Three decades have passed since Glenn Close first played the cross-dressing butler Albert Nobbs in an off-Broadway play (based on a novella) and it's a role that clearly got under her skin. She co-wrote and produced this big screen version which also earned her an Oscar nod for 'Best Actress'.
Immediately, this very placid-seeming character draws you in, the same way an oil painting might catch your eye because it's slightly askew. That's because Close is such a recognisable star and seeing her in men's clothing is at odds with the traditional backdrop of 19th century Dublin.
Evidently, Nobbs has worked at the Morrison's Hotel for so many years that she has become part of the wallpaper. No one looks twice at her, but there are hints of other 'deviant' behaviour going on upstairs with Jonathan Rhys Myers playing a Viscount who comes to stay with a male guest.
Nobbs turns her nose up at such things and is clearly repressed in many ways. But she is forced out of her binds one night (literally, the strapping that keeps her chest flat) while sharing her bed with a burly painter-decorator called Hubert. It turns out that he is also a she, played by Janet McTeer.
Like the Viscount, Hubert also shows how Nobbs sets herself apart from other minorities. Hubert is a lesbian, but Nobbs confesses to her a different motivation for wanting to live as a man. She has been victimised and apart from needing to make a living, she feels less vulnerable in men's clothes.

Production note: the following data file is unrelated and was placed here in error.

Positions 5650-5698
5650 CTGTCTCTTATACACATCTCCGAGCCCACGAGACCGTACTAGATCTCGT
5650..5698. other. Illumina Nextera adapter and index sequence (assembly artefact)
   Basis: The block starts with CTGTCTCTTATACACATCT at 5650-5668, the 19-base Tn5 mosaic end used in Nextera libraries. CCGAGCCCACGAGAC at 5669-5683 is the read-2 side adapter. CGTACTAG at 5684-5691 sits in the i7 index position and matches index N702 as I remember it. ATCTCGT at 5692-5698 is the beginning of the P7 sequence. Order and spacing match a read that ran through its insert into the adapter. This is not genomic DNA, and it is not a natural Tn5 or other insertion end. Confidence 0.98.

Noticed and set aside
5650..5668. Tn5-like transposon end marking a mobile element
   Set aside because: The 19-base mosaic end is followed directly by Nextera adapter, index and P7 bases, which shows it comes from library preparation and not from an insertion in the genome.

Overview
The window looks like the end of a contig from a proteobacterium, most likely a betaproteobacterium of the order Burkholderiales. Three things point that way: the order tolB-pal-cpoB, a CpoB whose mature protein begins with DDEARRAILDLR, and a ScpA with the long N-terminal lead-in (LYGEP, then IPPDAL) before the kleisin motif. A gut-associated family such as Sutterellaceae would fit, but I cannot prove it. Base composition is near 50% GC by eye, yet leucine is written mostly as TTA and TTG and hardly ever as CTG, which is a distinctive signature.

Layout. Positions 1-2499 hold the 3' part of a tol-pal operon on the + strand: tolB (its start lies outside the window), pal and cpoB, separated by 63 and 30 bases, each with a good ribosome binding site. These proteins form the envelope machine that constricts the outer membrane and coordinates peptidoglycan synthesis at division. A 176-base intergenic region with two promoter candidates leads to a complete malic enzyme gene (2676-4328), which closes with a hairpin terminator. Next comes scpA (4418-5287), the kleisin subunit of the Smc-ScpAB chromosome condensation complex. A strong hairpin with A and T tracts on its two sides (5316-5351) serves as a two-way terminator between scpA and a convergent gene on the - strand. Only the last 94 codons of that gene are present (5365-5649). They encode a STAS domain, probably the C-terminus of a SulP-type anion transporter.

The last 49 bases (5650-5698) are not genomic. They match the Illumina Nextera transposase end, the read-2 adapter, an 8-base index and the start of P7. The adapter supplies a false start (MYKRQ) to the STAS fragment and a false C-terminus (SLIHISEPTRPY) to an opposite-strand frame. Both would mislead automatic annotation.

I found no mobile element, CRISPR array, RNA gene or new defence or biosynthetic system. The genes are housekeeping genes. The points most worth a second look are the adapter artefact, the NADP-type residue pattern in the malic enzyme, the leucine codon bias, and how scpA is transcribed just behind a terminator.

Still, Nobb's account offers limited insight into a drastic lifestyle choice. Inspired by Hubert, she tries to woo the maid Helen (a brilliantly shaded turn by Mia Wasikowska), but becomes so fixated that she risks being thumped by Helen's boyfriend Joe (a typically mean and moody Aaron Johnson).
Is it love that drives Nobbs, or a desire for independence? Initially, it seems like that latter. Nobbs is counting money for the purchase of her own tobacco shop and sees Helen as an ideal partner for the enterprise. But things quickly get personal, especially because Joe doesn't treat her well.
But, if this is love: is it maternal or romantic? It remains unclear and that may be because Nobbs is herself confused about her feelings. Whatever the case she remains a subject of curiosity, just as she was at the start and the final scenes are only saddening instead of heart-breaking.
It's an intriguing portrait and Close gives a memorable turn of childish innocence in middle age. Even so, in the end, most viewers will perhaps better identify with Brendan Gleeson in a small role as the doctor, echoing a question from earlier on: "What makes people lead such miserable lives?"